Drottningholm Palace, the official residence of the Swedish royal family, was built in the seventeenth century as a Baroque summer palace. It is one of the most magnificent palaces in Northern Europe, famous for its unique Court Theater and Chinese pavilions.
The palace stands on the island of Lovön on the banks of Lake Mälaren. A boat trip brings visitors in about fifty minutes from Stadshuset in Stockholm’s city center to the royal domain of Drottningholm.
In the sixteenth century, Catherine the Jagiellonian, wife of King John III, had chosen the island of Lovön as the site of a summer palace. This led to the name Drottningholm, Swedish for Queen’s islet.
The palace, completed in 1580, was designed by the Flemish architect Willem Boy in Renaissance style. In 1661 a fire destroyed the palace and the following year queen consort Hedwig Eleonora, widow of King Charles X Gustav, commissioned architect Nicodemus Tessin the Elder with the construction of a new palace. Tessin based his designs on the prevailing Baroque style of contemporary French and Italian palaces. After his death in 1681 the project was completed by his son Nicodemus Tessin the Younger.
Most of the interior decorations were designed in a Baroque style. When Hedwig Eleonora died in 1715 many of the rooms were not finished. After queen consort Louisa Ulrika became owner of the palace in 1751 she hired accomplished architects such as Carl Hårleman and Jean Eric Rehn to complete and remodel the interiors.
Most impressive is the Great Staircase which dominates the center of the palace. Large statues of the nine muses are placed on the balustrade of the staircase, which was designed by Tessin the Elder. The walls of the stair hall are decorated with trompe-l’oeil paintings by Johan Sylvius and the ceiling features a large painting by David Klöcker Ehrenstrahl.
One of the most interesting rooms is the chamber of Hedwig Eleonora, designed by Tessin the Elder and completed in 1683. Also of note is the elegant royal library, decorated by Jean Eric Rehn for Queen Louisa Ulrika.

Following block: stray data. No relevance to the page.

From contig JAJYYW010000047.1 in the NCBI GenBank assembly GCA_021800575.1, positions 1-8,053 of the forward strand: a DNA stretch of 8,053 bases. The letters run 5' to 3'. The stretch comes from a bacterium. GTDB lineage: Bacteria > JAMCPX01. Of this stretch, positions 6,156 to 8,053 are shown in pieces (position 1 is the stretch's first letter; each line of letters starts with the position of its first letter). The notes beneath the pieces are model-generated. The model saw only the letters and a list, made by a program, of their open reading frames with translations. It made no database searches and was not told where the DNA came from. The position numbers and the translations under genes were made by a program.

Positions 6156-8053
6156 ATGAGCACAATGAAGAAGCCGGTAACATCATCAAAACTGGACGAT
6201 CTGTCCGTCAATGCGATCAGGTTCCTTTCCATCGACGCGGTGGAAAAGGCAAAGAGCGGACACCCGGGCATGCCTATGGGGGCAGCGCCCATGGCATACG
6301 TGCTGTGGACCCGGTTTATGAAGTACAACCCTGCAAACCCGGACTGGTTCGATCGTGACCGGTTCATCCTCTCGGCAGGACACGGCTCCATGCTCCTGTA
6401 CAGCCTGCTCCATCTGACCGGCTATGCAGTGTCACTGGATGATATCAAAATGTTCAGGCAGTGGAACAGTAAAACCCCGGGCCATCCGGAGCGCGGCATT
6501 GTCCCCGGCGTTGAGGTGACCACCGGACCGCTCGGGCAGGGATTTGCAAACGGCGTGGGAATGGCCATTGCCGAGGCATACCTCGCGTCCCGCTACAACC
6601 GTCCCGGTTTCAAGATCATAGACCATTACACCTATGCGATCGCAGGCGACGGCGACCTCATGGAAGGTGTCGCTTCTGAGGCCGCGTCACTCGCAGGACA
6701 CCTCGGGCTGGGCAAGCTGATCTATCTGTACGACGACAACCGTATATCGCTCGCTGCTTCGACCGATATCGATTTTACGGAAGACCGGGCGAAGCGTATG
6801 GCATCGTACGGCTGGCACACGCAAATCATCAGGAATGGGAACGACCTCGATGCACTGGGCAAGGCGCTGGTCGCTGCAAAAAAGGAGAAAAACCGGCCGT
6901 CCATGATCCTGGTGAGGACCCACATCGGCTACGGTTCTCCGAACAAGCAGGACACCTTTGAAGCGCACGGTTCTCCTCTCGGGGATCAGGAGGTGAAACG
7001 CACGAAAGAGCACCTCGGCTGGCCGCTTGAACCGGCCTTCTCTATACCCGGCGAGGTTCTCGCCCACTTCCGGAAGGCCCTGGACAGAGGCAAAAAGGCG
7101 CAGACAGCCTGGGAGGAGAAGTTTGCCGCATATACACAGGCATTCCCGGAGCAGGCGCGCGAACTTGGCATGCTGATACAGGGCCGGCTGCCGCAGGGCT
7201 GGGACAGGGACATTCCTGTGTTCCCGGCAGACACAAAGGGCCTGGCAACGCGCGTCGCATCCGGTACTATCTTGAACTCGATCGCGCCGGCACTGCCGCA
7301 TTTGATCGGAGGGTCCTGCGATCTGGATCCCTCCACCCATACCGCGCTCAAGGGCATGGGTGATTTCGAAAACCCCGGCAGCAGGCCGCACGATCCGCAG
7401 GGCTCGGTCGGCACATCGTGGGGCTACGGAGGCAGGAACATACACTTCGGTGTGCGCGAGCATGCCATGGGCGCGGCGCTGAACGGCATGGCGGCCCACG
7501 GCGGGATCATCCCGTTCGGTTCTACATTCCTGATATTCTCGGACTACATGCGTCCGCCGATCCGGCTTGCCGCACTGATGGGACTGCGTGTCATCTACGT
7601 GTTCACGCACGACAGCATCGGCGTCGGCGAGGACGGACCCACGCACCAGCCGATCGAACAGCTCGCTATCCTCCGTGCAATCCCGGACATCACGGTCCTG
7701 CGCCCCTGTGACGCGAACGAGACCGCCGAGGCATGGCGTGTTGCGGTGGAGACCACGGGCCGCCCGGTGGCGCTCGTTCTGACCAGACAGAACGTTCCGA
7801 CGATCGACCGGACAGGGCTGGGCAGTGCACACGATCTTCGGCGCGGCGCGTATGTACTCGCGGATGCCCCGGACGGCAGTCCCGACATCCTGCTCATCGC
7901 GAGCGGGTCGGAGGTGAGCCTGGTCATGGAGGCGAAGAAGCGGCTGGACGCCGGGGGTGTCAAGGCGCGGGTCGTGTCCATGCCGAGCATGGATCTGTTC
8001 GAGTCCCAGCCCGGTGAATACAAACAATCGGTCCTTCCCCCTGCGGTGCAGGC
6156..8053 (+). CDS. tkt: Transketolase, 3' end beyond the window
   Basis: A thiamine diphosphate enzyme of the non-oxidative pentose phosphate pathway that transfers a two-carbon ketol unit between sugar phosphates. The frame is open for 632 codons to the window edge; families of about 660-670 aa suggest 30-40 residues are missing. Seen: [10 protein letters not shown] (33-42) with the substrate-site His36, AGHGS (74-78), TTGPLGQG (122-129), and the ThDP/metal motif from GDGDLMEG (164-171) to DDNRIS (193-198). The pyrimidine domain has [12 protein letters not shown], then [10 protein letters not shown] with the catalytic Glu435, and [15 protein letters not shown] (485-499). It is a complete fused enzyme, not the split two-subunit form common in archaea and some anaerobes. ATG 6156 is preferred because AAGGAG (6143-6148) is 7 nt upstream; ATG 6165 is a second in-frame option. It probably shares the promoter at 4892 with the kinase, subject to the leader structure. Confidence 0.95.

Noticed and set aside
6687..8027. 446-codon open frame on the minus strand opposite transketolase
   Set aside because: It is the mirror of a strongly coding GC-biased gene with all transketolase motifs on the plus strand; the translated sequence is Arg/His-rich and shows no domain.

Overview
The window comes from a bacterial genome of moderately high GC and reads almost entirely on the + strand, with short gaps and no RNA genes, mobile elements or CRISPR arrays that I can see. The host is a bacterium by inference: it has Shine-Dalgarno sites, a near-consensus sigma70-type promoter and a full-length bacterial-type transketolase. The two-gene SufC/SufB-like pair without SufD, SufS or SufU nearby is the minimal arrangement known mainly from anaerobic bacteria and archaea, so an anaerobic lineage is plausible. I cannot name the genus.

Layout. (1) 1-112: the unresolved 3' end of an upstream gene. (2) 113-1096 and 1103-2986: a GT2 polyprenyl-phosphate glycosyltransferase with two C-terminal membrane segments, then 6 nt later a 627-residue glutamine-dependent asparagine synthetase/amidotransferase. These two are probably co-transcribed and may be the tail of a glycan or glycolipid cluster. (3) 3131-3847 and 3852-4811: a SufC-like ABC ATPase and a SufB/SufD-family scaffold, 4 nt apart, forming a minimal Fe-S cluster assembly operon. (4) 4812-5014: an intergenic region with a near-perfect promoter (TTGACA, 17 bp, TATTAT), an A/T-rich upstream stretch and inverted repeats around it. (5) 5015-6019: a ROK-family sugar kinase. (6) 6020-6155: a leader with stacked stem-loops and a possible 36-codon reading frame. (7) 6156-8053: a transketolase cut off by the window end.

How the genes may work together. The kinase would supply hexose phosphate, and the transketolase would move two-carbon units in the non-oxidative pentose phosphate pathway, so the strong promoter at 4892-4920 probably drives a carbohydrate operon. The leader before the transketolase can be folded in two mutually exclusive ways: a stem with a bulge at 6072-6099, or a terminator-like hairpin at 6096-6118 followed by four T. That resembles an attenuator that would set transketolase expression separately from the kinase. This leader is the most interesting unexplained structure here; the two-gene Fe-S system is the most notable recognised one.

Large paintings in the galleries of King Charles X and Charles XI show scenes from historic events, respectively the crossing of the Great Belt (Denmark) in 1658 and the Battle of Lund, Sweden in 1667.
From a historical perspective, the most important building at Drottningholm is the court theater, the oldest theater building in the world with its original painted stage material and stage machinery intact. It was built in 1766 in a neoclassical style for Queen Louisa Ulrika and replaced an earlier theater that burned down in 1762. The interior was redesigned during the reign of her son, Gustav III, a keen supporter of theater and opera who even received the nickname ‘theater king’.
After the death of Gustav III in 1792, his successors preferred to stay in the Royal Palace and the Court Theater fell into disuse. In 1922 historian Agne Beijer rediscovered the theater with its unique eighteenth-century century scenes. He was the driving force behind the creation of the museum opposite the theater building. He was also responsible for the restoration and rehabilitation of the theater, which to this day is still used for theater performances. Even the eighteenth-century mechanisms to change the scenes and the machine to create thunder and wind effects are still in use.
Two differently styled gardens form the park of Drottningholm Palace. The oldest garden is the Baroque garden, which was designed together with the palace. The garden is laid out in a formal French style. The statues that embellish the garden were created by Renaissance sculptor Adriaen de Vries and were taken from cities captured by the Swedish army. The large Hercules Fountain was originally made for Fredensborg Palace in Denmark; most of the other statues were booty taken from the Wallenstein Palace in Prague.
The largest part of the park is laid out in a less formal, landscaped style. Winding paths and a large, irregularly shaped pond contrast with the formal layout of the Baroque garden. It is decorated with copies of ancient statues that King Gustav brought home from his trip to Rome in 1783. The originals are in the Gustav III Antikmuseum in the Royal Palace.
The most interesting building in the gardens is the Kina Slott (Chinese Palace). In 1753, at her 33rd birthday, Queen Louisa Ulrika received a wooden Chinese pavilion as a birthday gift from her husband, king Adolf Frederick. It was secretly constructed in Stockholm and transported in pieces to Drottningholm, where it was reassembled. Ten years later the fragile wooden pavilion was replaced by the current group of four small pavilions, magnificently designed by Carl Fredrik Adelcrantz in Rococo style with elements that were considered typically Chinese. At the time Europe’s royal families were intrigued by Chinese culture and almost all royal pleasure castles had a Chinese pavilion.
There are several other interesting structures in the park. Before his death in 1792 Gustav III planned to build a number of romanticized exotic buildings in Drottningholm park. Most were never realized, but some were effectively built.
One of these is a brick neo-medieval tower, the Götiska Tornet (Gothic Tower), which stands on top of a hill in the northwest corner of the park. Another curiosity from Gustav III’s time is the Vakttältet (Turkish tent), a wooden structure built in 1781 to house the royal dragoon guards.